NFL Study on Arrests: Ethically Flawed

Arrested PlayerOne of my favorite comedians in the entire world is Chris Rock. He pokes fun at everyone, including himself. A number of years ago, in a comedy routine, he made fun of a guy who said: “I’ve never been arrested. I take care of my family.” To which Chris Rock responded (I am sanitizing this a little), “You’re not supposed to be arrested, and you are supposed to take care of your family.”

As I read a piece of research done by the University of Texas at Dallas on arrest rates of NFL players versus the general population, I could not help but scratch my ethical head.

In an article for CNN (August 26, 2015) by writer Jill Martin entitled: “Study: NFL arrest rate lower than for all males ages 20-39,” I was reminded of Chris Rock’s comedy routine. I will exactly quote the article’s highlights. The italics are mine:

  • A new study shows that the arrest rate for the general population was nearly twice as high compared to NFL players from 2000 to 2013
  • The study compared arrest rates among 1,952 NFL players to arrest rates among males between ages 20-39 in the general population from 2000 to 2013
  • NFL: “We have long recognized that arrest rates of NFL players are far below the general population”

What has worried me about this study is not the information that was presented, but the information and the statistics that were omitted.

Let me raise a number of questions and I would invite the university and the NFL to re-work their numbers and perhaps come up with a new study or two or three.

  • Question: Why did you compare the NFL players to a general population? NFL players all have jobs, their contracts contain ethics and moral’s clauses (presumably), and they are kept in check (I will come back to this) by team security and a coaching staff. Why didn’t you take this 1,952 population of players and compare it to employed men at the same salary levels?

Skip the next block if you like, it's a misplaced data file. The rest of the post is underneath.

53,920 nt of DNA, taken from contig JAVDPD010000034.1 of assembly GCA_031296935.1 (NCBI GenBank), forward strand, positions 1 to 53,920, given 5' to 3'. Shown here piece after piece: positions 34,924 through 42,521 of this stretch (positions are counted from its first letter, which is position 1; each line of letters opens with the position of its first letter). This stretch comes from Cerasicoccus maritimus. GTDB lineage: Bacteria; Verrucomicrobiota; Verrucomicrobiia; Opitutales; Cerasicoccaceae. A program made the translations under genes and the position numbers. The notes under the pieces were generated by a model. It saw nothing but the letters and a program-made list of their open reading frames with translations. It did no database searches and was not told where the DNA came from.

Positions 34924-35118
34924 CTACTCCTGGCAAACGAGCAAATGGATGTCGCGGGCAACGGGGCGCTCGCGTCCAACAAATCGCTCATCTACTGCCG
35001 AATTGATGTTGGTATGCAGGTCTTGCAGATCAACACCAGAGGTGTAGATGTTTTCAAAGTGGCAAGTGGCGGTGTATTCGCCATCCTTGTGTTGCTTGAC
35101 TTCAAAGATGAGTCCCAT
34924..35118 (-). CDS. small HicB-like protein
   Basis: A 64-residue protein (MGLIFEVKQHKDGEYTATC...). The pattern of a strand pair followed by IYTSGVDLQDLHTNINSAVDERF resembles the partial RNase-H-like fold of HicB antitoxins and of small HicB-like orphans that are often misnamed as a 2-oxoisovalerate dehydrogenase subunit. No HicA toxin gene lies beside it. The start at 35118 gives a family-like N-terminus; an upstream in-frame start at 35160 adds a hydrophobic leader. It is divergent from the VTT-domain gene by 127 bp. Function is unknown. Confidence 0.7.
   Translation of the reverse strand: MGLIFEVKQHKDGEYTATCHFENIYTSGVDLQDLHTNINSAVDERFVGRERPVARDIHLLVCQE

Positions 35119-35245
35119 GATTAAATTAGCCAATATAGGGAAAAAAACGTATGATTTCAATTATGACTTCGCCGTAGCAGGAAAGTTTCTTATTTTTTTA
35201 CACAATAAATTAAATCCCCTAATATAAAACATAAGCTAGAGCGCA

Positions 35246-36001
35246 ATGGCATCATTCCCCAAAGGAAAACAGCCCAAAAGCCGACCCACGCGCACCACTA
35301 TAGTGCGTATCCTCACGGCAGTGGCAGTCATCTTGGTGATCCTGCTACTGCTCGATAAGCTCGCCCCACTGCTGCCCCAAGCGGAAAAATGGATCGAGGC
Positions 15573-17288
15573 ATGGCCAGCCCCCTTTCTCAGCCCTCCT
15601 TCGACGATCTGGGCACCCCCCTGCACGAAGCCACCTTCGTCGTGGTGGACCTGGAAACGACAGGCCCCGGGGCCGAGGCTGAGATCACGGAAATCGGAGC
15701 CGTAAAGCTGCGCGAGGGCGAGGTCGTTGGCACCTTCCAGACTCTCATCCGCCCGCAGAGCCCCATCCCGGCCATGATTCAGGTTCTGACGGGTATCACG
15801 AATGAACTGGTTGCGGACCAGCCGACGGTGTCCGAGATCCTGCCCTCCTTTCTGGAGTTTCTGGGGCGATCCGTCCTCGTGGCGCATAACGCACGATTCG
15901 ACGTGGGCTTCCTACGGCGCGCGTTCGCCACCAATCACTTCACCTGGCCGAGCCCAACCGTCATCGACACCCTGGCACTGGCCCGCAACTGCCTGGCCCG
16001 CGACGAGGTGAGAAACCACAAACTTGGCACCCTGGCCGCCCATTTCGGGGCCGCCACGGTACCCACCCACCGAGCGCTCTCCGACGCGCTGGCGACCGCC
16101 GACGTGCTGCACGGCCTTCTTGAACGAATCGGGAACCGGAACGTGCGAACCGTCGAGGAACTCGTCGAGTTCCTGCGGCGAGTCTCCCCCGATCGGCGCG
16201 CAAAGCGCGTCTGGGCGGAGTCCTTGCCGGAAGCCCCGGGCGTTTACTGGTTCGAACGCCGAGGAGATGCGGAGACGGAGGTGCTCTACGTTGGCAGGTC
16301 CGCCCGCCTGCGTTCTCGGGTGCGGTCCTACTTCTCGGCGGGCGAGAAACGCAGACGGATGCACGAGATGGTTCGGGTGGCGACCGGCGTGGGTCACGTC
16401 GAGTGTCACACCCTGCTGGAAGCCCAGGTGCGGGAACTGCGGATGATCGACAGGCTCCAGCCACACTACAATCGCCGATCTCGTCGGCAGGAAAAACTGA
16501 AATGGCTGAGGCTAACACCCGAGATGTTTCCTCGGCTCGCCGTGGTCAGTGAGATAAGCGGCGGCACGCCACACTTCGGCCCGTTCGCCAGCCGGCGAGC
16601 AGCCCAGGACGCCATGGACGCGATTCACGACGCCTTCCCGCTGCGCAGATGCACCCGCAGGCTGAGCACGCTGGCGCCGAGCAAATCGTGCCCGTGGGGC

• Question: I looked at your graph. Year to year, I don’t see where the general arrest rate was “twice as high” as NFL players. Aren’t you playing it a little loose here? In fact, it would appear that per 100,000 population (your measurement), as we got into 2013 there was an interesting convergence of maybe 4,800 versus 3,700, general population to NFL players. Given the tremendous variations in the general population you “grabbed” I think this is  alarming rather than a source of pride.
  • Question: Where did you get your age ranges? The sample you took from the general population ranged from 20-39. You might want to look on a football field. How many active NFL players are there at age 39? How many active rookies are there at 20? Average NFL retirement age is about 30. Average playing life is 3.5 years. Your net seems too wide and full of holes.
  • Question: How come you left out domestic violence? From Ms. Martin’s fine article, it appears as though domestic violence was not included in your statistical information. Is this another example of the NFL refusing to deal with an extremely important issue? I love football; I also think that domestic violence is inexcusable. You don’t slam around women, you don’t beat the crap out of kids. Maybe society let it slide in 1955, it doesn’t slide in 2015.
  • Question: Know what I mean about “keeping things in check?” How many off-the-field incidents by NFL players have been covered up by team security or settled out of court where one of the slobs from the general population might have wound up in a jail cell? It is a question well worth asking. Start with second or third DUI offenses that never made it in front of a judge. It is in-depth research I know, but not impossible.

Anything you want it to be

Whether the NFL or a trade organization or a publicly-traded company, statistics can be packaged and presented any way we want them to be depending on who is paying for the research, who is capitalizing on the research and why the research has been done. So what was going on here?

Ethically, I believe in comparing apples to apples. That is, take your NFL players and compare them to people in the same median age range, who go off to work each day, who earn a paycheck, support families and mortgages and pay for health insurance and then give me your findings. Tell me that the rates are still twice as high.

Finally – most importantly – and as Chris Rock so well stated, a man or woman should not be in jail. There is no cause for celebration when a person does not get arrested, whether a football player, a nurse, a landscape architect or a fishmonger. A grown-up should not get arrested. When it happens, it is an ethical breakdown and it is a tragedy. What a person does for a living should never influence what he or she does “off the field.”

There are fantastic men in the NFL; I am the last person to ever want to paint with a broad brush. But get real.

Wrong is wrong. Bad choices lead to bad consequences. Re-do the study then let’s talk.

 

 

Leave a Reply

Connect with Us

SportsEthics.com

Phone: (828) 244-1400
Fax: (866) 426-4118
Chuck Gallagher
3620 Pelham Road #305
Greenville, SC 29615